times I smoke a pipe at Child's, and whilst I seem attentive to nothing but the postman, overhear the conversation of every table in the room. I appear on Sunday nights at St. James's Coffee house, and sometimes join the little committee of politics in the inner room, as one who comes there to hear and improve.
escape of overboiling party zeal; and the hot blood, roused in public rooms to quarrelling pitch, was too often cooled by the rapier's point.
Each coffee-house had its political or literary speciality; and of those enumerated in the present paper, Will's was the rendezvous for the wits and poets. It was named after William Urwin, its proprietor, and was situated at No. 1, Bow-street, at the corner of Great Russell-street, Covent Garden; the coffee-room was on the first floor, the lower part having been occupied as a retail shop. Dryden's patronage and frequent appearance made the reputation of the house; which was afterwards maintained by other celebrated characters. De Foe wrote-about the year 1720—that * after the play, the best company go to Tom's or Will's Coffee-house near adjoining; where there is playing picquet and the best conversation till midnight. Here you will see blue and green ribbons and stars familiarly, and talking with the same freedom, as if they had left their quality and degrees of distance at home.” The turn of conversation is happily hit off in the “Spectator” for June 12th, 1712, when a false report of the death of Louis XIV. had reached England :—“Upon my going into Will's I found their discourse was gone off from the death of the French king to that of Monsieur Boileau, Racine, Corneille, and several other poets; whom they regretted on this occasion, as persons who would have obliged the world with very noble elegies on the death of so great a prince, and so eminent a patron of learning.” It was from Will's coffee-house that the “Tatler ” dated his poetry.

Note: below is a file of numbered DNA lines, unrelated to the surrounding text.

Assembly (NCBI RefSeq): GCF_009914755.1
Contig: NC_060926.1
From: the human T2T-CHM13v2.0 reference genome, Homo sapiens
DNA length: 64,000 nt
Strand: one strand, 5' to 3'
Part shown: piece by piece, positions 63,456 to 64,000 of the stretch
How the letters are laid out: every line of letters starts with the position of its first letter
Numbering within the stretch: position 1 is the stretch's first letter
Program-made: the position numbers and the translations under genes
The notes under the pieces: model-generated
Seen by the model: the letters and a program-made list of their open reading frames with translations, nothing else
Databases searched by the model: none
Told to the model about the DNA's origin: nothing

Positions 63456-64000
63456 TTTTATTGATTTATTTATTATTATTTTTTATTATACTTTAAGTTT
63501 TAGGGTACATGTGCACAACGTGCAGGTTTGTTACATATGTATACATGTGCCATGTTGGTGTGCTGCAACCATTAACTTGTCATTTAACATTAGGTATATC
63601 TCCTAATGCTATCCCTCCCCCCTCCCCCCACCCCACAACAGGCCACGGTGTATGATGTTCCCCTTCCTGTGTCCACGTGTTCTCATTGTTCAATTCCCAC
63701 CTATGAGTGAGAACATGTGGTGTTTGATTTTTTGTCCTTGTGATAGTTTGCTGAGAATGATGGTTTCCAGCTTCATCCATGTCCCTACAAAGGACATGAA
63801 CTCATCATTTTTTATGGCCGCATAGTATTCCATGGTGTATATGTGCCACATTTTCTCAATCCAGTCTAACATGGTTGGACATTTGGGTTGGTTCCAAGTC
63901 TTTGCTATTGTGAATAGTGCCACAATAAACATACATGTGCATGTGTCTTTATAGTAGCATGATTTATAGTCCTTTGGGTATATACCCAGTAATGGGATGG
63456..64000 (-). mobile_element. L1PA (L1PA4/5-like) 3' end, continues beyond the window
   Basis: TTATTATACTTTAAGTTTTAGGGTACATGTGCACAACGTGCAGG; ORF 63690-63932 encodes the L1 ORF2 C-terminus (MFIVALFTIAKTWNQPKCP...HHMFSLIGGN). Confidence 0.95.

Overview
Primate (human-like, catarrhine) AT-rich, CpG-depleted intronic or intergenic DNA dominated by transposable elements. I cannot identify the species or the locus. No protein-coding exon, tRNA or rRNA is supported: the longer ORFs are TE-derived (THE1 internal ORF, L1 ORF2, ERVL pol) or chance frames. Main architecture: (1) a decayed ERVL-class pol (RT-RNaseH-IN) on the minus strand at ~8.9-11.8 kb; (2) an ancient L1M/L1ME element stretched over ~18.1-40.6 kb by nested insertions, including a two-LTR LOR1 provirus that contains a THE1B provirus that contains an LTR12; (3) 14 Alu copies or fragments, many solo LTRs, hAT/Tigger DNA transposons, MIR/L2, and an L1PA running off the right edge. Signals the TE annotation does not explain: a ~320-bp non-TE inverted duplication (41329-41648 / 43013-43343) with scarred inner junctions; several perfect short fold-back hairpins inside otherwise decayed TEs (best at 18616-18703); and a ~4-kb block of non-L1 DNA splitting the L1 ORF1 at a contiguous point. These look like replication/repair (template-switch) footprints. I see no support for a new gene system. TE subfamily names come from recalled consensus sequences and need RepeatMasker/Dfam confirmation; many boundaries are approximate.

Child's was in St. Paul's Churchyard. Its vicinity to the cathedral and Doctors' Commons made it the resort of the clergy and other ecclesiastical loungers. In one respect Child's was superseded by the Chapter in Paternoster Row.